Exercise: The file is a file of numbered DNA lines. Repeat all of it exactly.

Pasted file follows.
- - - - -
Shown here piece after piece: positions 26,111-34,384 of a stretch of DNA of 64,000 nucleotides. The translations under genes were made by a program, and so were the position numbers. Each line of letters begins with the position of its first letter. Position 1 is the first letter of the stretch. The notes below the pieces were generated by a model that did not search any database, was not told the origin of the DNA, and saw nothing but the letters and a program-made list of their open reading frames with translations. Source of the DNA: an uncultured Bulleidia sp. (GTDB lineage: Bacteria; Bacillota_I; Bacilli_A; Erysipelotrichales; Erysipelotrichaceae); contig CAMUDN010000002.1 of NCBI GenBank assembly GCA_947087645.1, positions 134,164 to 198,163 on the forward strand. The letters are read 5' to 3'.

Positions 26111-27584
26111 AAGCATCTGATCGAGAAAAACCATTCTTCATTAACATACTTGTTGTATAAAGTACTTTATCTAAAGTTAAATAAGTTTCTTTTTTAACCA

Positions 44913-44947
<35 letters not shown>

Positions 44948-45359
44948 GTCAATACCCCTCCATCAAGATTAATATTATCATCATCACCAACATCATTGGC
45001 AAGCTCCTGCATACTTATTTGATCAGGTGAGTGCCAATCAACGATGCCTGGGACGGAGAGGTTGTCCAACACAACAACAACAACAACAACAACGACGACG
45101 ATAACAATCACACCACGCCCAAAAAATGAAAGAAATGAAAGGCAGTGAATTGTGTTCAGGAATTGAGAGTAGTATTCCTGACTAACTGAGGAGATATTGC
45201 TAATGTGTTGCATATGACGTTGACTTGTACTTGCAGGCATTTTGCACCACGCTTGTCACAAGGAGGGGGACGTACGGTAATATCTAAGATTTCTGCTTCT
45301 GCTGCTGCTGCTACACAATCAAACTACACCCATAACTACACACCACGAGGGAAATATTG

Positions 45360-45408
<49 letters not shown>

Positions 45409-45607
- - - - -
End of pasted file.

Shown here piece after piece: positions 26,111-34,384 of a stretch of DNA of 64,000 nucleotides. The translations under genes were made by a program, and so were the position numbers. Each line of letters begins with the position of its first letter. Position 1 is the first letter of the stretch. The notes below the pieces were generated by a model that did not search any database, was not told the origin of the DNA, and saw nothing but the letters and a program-made list of their open reading frames with translations. Source of the DNA: an uncultured Bulleidia sp. (GTDB lineage: Bacteria; Bacillota_I; Bacilli_A; Erysipelotrichales; Erysipelotrichaceae); contig CAMUDN010000002.1 of NCBI GenBank assembly GCA_947087645.1, positions 134,164 to 198,163 on the forward strand. The letters are read 5' to 3'.

Positions 26111-27584
26111 AAGCATCTGATCGAGAAAAACCATTCTTCATTAACATACTTGTTGTATAAAGTACTTTATCTAAAGTTAAATAAGTTTCTTTTTTAACCA

Positions 44913-44947
<35 letters not shown>

Positions 44948-45359
44948 GTCAATACCCCTCCATCAAGATTAATATTATCATCATCACCAACATCATTGGC
45001 AAGCTCCTGCATACTTATTTGATCAGGTGAGTGCCAATCAACGATGCCTGGGACGGAGAGGTTGTCCAACACAACAACAACAACAACAACAACGACGACG
45101 ATAACAATCACACCACGCCCAAAAAATGAAAGAAATGAAAGGCAGTGAATTGTGTTCAGGAATTGAGAGTAGTATTCCTGACTAACTGAGGAGATATTGC
45201 TAATGTGTTGCATATGACGTTGACTTGTACTTGCAGGCATTTTGCACCACGCTTGTCACAAGGAGGGGGACGTACGGTAATATCTAAGATTTCTGCTTCT
45301 GCTGCTGCTGCTACACAATCAAACTACACCCATAACTACACACCACGAGGGAAATATTG

Positions 45360-45408
<49 letters not shown>

Positions 45409-45607